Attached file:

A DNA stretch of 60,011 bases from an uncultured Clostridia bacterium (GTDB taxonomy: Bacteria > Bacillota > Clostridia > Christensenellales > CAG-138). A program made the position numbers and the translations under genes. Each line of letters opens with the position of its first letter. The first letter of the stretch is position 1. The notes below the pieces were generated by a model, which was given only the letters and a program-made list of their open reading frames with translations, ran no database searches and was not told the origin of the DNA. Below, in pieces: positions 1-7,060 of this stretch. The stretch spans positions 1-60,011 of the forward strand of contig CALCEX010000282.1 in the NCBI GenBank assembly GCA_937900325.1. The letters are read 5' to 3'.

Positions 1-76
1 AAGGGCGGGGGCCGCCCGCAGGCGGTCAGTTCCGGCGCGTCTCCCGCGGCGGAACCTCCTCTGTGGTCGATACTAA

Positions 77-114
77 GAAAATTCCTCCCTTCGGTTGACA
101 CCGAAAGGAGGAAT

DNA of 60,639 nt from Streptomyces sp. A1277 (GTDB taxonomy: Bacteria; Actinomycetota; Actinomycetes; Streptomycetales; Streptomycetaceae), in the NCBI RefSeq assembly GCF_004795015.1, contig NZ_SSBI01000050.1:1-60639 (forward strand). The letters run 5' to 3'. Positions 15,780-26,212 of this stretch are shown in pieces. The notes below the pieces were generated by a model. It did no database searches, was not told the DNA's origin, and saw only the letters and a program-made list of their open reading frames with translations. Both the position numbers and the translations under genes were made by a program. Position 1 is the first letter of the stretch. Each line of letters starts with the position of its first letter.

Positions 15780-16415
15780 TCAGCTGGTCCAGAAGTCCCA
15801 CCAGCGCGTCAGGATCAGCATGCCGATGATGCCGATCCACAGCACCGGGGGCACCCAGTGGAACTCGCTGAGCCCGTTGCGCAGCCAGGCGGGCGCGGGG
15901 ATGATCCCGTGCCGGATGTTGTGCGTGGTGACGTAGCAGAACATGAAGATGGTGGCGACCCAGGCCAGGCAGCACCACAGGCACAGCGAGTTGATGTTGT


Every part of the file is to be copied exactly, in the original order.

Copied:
A DNA stretch of 60,011 bases from an uncultured Clostridia bacterium (GTDB taxonomy: Bacteria > Bacillota > Clostridia > Christensenellales > CAG-138). A program made the position numbers and the translations under genes. Each line of letters opens with the position of its first letter. The first letter of the stretch is position 1. The notes below the pieces were generated by a model, which was given only the letters and a program-made list of their open reading frames with translations, ran no database searches and was not told the origin of the DNA. Below, in pieces: positions 1-7,060 of this stretch. The stretch spans positions 1-60,011 of the forward strand of contig CALCEX010000282.1 in the NCBI GenBank assembly GCA_937900325.1. The letters are read 5' to 3'.

Positions 1-76
1 AAGGGCGGGGGCCGCCCGCAGGCGGTCAGTTCCGGCGCGTCTCCCGCGGCGGAACCTCCTCTGTGGTCGATACTAA

Positions 77-114
77 GAAAATTCCTCCCTTCGGTTGACA
101 CCGAAAGGAGGAAT

DNA of 60,639 nt from Streptomyces sp. A1277 (GTDB taxonomy: Bacteria; Actinomycetota; Actinomycetes; Streptomycetales; Streptomycetaceae), in the NCBI RefSeq assembly GCF_004795015.1, contig NZ_SSBI01000050.1:1-60639 (forward strand). The letters run 5' to 3'. Positions 15,780-26,212 of this stretch are shown in pieces. The notes below the pieces were generated by a model. It did no database searches, was not told the DNA's origin, and saw only the letters and a program-made list of their open reading frames with translations. Both the position numbers and the translations under genes were made by a program. Position 1 is the first letter of the stretch. Each line of letters starts with the position of its first letter.

Positions 15780-16415
15780 TCAGCTGGTCCAGAAGTCCCA
15801 CCAGCGCGTCAGGATCAGCATGCCGATGATGCCGATCCACAGCACCGGGGGCACCCAGTGGAACTCGCTGAGCCCGTTGCGCAGCCAGGCGGGCGCGGGG
15901 ATGATCCCGTGCCGGATGTTGTGCGTGGTGACGTAGCAGAACATGAAGATGGTGGCGACCCAGGCCAGGCAGCACCACAGGCACAGCGAGTTGATGTTGT